Regulation of cell-matrix adhesion by OLA1, the Obg-like ATPase 1

Prince V S Jeyabal, Valentina Rubio, Huarong Chen, Jiawei Zhang, Zheng Zheng Shi

Research output: Contribution to journalArticlepeer-review

20 Scopus citations


Attachment of cells to the extracellular matrix induces clustering of membrane receptor integrins which in turn triggers the formation of focal adhesions (FAs). The adaptor/scaffold proteins in FAs provide linkage to actin cytoskeleton, whereas focal adhesion kinase (FAK) and other FA-associated kinases and phosphatases transduce integrin-mediated signaling cascades, promoting actin polymerization and progression of cell spreading. In this study, we explored the role of OLA1, a newly identified member of Obg-like ATPases, in regulating cell adhesion processes. We showed that in multiple human cell lines RNAi-mediated downregulation of OLA1 significantly accelerated cell adhesion and spreading, and conversely overexpression of OLA1 by gene transfection resulted in delayed cell adhesion and spreading. We further found that OLA1-deficient cells had elevated levels of FAK protein and decreased Ser3 phosphorylation of cofilin, an actin-binding protein and key regulator of actin filament dynamics, while OLA1-overexpressing cells exhibited the opposite molecular alterations in FAK and cofilin. These findings suggest that OLA1 plays an important negative role in cell adhesion and spreading, in part through the regulation of FAK expression and cofilin phosphorylation, and manipulation of OLA1 may lead to significant changes in cell adhesion and the associated phenotypes.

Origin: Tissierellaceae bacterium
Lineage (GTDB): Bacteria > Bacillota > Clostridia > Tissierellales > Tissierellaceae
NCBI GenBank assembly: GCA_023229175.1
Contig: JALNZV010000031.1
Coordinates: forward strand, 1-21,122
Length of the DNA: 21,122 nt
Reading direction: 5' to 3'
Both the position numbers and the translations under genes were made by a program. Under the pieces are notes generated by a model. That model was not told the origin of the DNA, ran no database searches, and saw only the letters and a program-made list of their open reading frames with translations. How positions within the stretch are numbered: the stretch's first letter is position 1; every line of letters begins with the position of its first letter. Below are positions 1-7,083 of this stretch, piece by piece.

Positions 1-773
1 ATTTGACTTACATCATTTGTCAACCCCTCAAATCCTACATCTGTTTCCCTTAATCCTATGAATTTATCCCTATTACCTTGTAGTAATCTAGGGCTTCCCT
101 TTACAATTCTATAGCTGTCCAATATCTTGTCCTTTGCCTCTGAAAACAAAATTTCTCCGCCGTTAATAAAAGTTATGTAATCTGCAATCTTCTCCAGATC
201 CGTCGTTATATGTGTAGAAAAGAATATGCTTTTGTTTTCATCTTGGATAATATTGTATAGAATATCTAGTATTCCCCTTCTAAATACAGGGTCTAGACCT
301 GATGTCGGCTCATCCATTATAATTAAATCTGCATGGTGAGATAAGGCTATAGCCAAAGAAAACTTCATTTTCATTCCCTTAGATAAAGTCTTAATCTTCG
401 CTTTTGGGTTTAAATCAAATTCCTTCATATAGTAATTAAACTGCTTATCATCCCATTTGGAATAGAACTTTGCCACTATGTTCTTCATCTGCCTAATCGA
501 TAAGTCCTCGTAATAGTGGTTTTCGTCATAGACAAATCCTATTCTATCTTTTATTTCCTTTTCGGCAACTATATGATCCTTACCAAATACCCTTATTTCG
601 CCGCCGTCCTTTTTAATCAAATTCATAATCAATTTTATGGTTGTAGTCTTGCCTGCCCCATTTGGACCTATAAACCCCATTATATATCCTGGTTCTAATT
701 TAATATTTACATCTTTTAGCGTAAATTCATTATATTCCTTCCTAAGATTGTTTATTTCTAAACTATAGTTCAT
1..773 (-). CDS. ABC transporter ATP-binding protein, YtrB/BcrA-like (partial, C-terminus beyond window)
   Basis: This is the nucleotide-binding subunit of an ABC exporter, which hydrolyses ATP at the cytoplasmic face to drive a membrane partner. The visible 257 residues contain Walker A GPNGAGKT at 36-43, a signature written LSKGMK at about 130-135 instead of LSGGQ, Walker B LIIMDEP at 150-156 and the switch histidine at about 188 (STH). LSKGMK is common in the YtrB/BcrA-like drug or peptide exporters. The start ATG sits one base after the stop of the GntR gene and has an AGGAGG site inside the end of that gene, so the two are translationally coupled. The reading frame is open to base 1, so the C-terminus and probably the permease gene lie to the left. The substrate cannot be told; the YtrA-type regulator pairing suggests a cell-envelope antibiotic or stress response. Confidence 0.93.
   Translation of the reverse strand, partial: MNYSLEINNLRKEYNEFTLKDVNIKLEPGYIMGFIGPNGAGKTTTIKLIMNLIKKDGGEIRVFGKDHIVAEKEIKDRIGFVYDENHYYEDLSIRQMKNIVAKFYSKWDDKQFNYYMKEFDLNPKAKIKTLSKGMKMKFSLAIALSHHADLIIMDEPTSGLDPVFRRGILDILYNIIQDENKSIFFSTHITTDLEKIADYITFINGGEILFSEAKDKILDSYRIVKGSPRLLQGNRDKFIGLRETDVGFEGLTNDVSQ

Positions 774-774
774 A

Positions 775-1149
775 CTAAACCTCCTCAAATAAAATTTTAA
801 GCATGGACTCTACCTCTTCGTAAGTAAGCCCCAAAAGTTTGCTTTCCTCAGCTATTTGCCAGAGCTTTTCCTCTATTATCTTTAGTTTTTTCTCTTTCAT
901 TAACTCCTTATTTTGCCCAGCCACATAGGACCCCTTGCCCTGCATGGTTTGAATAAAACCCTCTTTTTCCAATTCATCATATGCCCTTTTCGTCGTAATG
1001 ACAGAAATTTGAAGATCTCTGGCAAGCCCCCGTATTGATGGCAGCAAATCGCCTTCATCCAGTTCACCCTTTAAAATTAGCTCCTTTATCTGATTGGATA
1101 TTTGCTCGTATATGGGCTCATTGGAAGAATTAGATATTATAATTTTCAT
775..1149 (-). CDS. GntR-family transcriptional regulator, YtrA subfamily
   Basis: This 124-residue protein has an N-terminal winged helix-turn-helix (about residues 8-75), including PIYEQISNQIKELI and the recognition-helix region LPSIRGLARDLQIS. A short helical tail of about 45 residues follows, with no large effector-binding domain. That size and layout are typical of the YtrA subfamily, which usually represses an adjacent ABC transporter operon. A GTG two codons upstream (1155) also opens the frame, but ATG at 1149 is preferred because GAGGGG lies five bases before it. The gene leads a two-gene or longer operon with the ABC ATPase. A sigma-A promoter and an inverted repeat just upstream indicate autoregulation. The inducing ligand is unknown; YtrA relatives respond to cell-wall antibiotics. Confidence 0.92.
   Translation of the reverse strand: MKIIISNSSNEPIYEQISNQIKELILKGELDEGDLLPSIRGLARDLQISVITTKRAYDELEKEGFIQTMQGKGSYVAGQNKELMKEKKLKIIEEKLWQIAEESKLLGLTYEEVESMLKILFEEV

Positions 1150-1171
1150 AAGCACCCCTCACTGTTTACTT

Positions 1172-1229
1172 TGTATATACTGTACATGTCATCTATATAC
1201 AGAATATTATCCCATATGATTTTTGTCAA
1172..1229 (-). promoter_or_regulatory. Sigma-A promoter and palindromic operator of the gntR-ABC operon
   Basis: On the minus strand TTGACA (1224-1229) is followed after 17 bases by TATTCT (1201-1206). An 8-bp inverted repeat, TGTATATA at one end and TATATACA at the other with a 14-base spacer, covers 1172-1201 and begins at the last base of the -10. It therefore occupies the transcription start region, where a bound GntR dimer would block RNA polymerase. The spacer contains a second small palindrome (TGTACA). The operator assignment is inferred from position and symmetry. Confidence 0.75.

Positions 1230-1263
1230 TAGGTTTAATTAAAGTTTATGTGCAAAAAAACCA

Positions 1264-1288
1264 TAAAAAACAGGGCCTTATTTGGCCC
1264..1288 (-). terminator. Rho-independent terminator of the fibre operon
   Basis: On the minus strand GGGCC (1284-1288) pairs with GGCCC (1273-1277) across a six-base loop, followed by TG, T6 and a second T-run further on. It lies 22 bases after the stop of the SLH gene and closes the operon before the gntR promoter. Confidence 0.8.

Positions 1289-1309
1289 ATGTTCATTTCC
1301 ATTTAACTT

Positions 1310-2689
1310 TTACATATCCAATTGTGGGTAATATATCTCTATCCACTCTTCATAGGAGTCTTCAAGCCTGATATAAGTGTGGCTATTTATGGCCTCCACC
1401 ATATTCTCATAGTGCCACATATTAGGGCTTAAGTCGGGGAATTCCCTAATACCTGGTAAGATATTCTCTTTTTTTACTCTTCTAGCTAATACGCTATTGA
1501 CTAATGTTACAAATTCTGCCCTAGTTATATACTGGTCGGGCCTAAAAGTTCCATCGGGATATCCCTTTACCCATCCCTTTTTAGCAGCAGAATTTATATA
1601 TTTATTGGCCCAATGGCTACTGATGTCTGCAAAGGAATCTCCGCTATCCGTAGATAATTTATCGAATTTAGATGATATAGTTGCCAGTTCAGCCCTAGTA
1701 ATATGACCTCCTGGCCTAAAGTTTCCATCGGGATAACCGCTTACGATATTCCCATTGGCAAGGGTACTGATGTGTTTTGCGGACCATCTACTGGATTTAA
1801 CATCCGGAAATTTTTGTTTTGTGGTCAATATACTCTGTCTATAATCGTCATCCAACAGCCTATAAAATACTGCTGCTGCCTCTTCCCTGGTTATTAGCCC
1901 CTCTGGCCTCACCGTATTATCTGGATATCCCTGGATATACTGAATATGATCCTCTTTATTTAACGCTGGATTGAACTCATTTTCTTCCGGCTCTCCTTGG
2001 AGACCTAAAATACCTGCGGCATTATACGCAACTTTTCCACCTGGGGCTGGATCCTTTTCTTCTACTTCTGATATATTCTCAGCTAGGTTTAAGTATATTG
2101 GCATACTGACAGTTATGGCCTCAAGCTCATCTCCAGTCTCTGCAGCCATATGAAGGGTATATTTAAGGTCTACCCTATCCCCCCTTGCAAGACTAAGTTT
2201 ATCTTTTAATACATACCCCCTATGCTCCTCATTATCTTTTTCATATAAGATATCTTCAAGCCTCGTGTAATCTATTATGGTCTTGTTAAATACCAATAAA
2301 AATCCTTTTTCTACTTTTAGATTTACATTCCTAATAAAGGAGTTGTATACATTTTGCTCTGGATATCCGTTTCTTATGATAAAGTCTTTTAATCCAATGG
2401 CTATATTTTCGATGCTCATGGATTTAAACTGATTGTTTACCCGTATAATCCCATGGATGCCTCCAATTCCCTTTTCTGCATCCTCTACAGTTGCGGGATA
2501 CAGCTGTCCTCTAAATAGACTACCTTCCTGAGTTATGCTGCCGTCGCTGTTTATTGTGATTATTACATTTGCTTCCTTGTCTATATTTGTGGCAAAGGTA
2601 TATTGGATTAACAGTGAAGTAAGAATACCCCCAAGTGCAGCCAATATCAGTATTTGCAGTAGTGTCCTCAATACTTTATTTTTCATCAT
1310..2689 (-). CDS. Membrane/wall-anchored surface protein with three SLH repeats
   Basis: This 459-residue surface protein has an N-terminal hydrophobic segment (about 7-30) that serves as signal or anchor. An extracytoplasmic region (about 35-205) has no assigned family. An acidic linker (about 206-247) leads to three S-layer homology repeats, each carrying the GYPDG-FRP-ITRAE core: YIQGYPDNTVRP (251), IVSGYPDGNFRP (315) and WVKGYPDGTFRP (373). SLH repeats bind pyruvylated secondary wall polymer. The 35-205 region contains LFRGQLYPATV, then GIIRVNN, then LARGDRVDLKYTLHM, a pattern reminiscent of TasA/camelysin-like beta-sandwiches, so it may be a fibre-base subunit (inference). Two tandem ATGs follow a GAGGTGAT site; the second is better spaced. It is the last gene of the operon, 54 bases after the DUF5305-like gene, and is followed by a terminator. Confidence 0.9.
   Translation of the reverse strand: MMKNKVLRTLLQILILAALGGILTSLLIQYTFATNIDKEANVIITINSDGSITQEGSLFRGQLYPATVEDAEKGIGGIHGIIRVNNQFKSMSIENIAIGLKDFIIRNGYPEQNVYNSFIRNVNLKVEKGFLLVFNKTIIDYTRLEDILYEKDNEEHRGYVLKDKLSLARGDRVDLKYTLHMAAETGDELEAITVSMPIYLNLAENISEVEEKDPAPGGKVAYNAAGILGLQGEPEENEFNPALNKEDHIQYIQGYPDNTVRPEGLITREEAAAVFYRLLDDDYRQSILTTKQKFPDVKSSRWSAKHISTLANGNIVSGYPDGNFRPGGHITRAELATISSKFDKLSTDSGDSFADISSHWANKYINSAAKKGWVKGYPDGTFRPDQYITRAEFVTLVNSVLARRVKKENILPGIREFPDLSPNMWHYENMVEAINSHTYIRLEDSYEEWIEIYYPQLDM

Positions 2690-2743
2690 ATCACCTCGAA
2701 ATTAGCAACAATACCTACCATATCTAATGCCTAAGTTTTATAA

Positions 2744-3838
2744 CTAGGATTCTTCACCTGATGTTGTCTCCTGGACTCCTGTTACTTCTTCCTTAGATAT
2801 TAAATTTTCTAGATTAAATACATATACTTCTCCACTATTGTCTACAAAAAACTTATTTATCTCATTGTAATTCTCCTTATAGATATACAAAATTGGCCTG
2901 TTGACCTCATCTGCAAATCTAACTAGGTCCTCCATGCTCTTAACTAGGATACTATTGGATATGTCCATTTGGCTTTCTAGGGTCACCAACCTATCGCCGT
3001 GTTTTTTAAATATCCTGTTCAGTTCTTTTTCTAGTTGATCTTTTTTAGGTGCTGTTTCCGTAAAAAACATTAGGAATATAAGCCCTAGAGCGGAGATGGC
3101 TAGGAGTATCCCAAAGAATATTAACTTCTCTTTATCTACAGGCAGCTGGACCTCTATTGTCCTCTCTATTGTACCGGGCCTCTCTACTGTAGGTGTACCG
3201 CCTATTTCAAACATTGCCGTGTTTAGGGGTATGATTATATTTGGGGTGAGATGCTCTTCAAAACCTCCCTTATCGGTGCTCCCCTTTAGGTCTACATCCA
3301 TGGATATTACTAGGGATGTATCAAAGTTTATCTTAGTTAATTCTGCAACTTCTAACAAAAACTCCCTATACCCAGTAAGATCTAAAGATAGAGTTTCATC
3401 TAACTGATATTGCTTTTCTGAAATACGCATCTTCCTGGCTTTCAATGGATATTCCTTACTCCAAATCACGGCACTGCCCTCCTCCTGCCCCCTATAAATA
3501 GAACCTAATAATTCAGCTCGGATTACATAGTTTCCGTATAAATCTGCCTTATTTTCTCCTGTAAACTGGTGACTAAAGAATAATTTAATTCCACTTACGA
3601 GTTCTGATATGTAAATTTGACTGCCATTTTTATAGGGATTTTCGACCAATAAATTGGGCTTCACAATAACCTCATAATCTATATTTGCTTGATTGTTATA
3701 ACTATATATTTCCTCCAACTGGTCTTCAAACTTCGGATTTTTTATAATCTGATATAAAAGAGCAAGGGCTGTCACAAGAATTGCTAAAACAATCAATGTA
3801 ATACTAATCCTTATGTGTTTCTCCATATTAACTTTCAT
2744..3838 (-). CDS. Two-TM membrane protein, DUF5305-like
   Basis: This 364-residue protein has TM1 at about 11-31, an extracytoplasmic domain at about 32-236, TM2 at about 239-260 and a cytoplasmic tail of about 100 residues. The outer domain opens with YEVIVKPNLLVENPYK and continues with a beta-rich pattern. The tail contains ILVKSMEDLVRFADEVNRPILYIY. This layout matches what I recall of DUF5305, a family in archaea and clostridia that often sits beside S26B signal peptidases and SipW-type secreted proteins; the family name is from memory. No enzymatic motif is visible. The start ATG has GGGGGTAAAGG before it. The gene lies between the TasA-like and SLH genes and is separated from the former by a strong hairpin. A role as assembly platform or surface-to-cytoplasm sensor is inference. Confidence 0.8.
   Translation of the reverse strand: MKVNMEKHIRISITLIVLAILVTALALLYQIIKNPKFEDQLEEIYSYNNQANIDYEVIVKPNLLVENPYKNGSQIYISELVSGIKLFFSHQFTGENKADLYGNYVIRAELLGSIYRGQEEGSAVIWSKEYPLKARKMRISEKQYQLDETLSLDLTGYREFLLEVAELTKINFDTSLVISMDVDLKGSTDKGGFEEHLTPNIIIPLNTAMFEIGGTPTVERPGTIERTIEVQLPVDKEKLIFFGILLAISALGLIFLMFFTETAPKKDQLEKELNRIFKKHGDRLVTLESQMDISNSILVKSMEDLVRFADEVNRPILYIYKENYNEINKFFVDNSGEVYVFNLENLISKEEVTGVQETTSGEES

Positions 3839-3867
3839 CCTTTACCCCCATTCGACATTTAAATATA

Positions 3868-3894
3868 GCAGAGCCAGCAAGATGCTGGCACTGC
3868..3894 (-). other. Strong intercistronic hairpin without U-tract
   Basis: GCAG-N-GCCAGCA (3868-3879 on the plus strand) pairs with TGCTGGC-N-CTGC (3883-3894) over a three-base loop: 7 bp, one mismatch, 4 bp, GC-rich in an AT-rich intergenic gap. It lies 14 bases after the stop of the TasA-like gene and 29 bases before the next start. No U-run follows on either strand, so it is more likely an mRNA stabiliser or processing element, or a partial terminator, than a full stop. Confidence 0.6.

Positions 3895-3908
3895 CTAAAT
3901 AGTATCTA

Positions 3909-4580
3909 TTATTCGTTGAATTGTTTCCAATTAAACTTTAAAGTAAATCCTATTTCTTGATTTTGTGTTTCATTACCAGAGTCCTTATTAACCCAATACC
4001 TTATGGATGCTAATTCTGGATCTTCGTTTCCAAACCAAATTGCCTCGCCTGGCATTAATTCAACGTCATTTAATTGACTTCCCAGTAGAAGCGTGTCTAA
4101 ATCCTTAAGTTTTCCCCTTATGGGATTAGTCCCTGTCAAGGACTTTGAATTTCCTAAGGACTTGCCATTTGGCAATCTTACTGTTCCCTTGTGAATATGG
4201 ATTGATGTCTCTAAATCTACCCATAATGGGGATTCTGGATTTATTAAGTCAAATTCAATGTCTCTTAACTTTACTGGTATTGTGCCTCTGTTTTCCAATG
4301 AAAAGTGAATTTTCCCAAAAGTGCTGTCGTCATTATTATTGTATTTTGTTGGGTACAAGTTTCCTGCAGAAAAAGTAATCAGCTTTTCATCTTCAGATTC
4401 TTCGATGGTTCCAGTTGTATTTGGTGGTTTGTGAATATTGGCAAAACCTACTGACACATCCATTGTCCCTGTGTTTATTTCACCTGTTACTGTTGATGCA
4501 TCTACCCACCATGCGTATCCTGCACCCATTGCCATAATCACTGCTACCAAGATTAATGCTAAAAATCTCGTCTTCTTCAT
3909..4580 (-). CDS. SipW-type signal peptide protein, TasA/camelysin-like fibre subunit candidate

Original languageEnglish (US)
Pages (from-to)568-574
Number of pages7
JournalBiochemical and Biophysical Research Communications
Issue number4
StatePublished - Feb 21 2014


  • Cell spreading
  • Cell-matrix adhesion
  • Cofilin
  • FAK
  • OLA1

ASJC Scopus subject areas

  • Biochemistry
  • Biophysics
  • Cell Biology
  • Molecular Biology


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